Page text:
Tennis Injuries – Don’t Just Treat The Symptom!
Summer is coming and Wimbledon is here! As a result we have decided to write a mini blog post discussing tennis injuries, where they tend to occur and potential reasons for them.
Tennis requires huge amounts of force to be produced by the shoulder and the elbow in order for adequate racquet head speed. This results in a tendency for overuse injuries to occur in these areas. The fact we see injuries at the shoulder may lead us to think we should just treat the shoulder and the shoulder will get better….
As with anything, it isn’t quite that simple. Although it is important to treat shoulder injuries locally (it is common to see reduced internal rotation of the lead shoulder) we must also look at the contribution of the kinetic chain. When looking at the kinetic chain, we are referring to everything from the foot and ankle, right the way through to the racquet hand. In throwing like actions it has been calculated that the leg, hip and trunk contribute to over 50% of total force production! As a result, a stiff hip, weak thigh or restricted ankle could be a big driver to our shoulder and elbow pain.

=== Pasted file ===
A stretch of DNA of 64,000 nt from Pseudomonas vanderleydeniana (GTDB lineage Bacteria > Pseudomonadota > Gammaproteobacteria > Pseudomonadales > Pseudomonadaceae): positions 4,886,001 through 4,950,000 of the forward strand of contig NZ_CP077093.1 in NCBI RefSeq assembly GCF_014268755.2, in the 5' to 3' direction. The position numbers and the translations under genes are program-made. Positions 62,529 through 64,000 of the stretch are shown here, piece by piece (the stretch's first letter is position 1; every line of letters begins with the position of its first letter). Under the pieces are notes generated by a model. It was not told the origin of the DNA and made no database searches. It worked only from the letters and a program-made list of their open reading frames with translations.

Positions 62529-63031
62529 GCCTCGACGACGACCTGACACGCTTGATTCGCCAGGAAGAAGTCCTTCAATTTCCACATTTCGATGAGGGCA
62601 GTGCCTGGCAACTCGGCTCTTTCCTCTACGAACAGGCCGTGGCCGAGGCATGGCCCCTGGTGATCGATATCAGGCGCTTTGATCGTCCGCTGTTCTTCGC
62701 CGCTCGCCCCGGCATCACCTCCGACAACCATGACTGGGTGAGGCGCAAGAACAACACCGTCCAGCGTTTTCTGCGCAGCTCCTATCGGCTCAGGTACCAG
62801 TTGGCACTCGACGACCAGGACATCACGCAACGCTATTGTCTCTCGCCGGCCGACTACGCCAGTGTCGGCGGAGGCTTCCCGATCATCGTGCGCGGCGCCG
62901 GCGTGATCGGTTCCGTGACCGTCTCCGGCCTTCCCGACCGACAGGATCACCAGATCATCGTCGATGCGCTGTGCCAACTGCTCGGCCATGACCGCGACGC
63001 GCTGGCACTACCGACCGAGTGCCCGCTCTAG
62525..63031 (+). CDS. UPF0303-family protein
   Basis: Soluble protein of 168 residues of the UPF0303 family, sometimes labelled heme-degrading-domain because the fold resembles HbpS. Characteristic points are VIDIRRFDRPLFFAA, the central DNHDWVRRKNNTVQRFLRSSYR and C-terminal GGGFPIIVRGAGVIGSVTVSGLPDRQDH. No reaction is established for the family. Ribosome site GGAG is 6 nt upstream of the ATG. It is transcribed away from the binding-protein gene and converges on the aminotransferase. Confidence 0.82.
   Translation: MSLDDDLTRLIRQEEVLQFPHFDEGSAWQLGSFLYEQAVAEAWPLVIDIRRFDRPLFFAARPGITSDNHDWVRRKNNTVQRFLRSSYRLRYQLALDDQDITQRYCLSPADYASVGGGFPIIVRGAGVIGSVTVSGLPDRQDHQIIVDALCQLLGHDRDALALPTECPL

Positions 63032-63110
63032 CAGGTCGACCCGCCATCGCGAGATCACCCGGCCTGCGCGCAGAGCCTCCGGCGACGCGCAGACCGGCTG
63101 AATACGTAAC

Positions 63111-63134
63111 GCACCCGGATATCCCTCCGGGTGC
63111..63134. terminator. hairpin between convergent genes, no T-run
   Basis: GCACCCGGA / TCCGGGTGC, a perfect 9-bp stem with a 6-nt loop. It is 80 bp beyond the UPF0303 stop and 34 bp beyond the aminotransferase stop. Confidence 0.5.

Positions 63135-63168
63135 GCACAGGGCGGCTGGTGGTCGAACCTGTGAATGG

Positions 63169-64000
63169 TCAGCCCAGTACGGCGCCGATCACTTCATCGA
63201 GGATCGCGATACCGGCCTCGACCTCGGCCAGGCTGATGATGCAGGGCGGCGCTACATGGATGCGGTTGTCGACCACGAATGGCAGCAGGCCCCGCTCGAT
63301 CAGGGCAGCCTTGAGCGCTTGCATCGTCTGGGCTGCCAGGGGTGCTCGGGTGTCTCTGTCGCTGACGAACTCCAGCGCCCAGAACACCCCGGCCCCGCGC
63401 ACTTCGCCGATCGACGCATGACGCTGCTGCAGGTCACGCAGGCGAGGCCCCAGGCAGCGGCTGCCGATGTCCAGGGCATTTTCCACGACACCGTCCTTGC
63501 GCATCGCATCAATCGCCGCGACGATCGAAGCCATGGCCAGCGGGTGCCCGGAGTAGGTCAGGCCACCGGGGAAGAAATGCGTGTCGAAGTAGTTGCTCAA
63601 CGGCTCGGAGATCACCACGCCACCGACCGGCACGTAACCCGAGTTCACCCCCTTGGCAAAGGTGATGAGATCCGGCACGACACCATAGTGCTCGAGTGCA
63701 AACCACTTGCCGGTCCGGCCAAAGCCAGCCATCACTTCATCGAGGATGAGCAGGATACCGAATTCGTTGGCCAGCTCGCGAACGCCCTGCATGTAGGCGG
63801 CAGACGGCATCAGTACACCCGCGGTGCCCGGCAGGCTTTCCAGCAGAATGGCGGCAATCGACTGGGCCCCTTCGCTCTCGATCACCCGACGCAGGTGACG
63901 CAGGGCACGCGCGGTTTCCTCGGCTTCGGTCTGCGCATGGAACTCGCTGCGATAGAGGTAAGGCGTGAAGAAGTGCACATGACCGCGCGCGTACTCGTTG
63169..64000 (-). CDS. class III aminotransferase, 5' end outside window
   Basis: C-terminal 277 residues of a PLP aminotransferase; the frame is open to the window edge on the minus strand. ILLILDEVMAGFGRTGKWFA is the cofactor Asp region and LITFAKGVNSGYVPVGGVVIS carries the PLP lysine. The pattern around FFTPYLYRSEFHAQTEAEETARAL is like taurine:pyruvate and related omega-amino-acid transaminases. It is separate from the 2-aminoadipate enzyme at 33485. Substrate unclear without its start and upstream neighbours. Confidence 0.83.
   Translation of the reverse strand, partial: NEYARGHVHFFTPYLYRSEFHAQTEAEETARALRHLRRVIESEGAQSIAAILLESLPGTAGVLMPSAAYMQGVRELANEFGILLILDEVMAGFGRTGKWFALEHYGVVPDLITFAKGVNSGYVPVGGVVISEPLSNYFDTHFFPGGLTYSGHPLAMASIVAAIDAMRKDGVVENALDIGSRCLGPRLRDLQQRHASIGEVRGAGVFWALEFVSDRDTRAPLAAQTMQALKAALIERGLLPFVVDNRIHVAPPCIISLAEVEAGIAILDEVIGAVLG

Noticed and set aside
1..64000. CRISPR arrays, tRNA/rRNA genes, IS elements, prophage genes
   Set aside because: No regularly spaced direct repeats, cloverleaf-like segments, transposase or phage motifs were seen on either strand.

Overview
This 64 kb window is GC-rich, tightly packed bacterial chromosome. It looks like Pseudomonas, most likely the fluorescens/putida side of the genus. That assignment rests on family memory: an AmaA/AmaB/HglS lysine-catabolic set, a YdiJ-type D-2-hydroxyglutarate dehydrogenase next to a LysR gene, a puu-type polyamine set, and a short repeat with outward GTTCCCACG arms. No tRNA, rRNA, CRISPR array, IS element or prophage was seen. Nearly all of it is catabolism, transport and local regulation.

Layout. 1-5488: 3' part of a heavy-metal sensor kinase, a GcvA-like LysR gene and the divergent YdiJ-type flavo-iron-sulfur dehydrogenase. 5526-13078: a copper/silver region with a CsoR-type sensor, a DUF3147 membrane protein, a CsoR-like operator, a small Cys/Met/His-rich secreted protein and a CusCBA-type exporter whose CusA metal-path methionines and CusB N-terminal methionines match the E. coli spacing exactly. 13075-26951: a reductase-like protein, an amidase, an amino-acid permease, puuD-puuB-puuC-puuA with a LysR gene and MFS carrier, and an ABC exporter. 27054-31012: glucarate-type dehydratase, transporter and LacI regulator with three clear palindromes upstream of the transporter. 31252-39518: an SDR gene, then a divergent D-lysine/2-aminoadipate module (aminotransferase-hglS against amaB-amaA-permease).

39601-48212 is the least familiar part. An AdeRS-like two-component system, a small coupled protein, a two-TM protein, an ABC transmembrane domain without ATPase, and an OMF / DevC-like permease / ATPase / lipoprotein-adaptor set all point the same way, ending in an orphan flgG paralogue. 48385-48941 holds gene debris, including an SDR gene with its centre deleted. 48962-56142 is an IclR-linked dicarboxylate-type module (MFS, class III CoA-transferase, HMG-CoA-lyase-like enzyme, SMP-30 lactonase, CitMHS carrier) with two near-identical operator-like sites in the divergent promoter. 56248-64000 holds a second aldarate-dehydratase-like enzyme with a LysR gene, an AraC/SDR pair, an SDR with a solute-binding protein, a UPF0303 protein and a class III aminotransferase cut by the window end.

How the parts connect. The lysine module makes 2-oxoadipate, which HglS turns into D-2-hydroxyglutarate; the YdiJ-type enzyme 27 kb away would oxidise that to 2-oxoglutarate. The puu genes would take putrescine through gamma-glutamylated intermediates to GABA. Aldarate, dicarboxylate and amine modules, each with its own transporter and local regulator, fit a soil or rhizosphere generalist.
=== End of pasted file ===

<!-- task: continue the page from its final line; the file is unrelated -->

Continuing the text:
This production of force from the lower limb comes with it’s own negatives – the fact that it actual gets injured more than the upper limb! These injuries tend to more acute such as thigh/calf pulls and ankle sprains.
Can you see how this could become a viscous cycle? A tennis player is gradually overloading their shoulder, they then get an ankle sprain, this ankle sprain recovers well, they get their pain and swelling back to normal but there are subtle reductions in strength – now the rest of the kinetic chain has to find additional force production from somewhere and now the overload to the shoulder increases!
If you have an injury remember it is so important to fully rehab it, but then also test all areas of the kinetic chain from a mobility, stability and force production standpoint. There is every chance your shoulder injury is because of a stiff hip, weak ankle or poor grip strength!
How would you test these components? Would you like to see ways in which you could self test some of the key areas required? Maybe you would like to pop down to the clinic and ensure that you are not carrying a suboptimal area? If you have any additional questions then please feel free to get in touch.Categories: All Articles / Injuries
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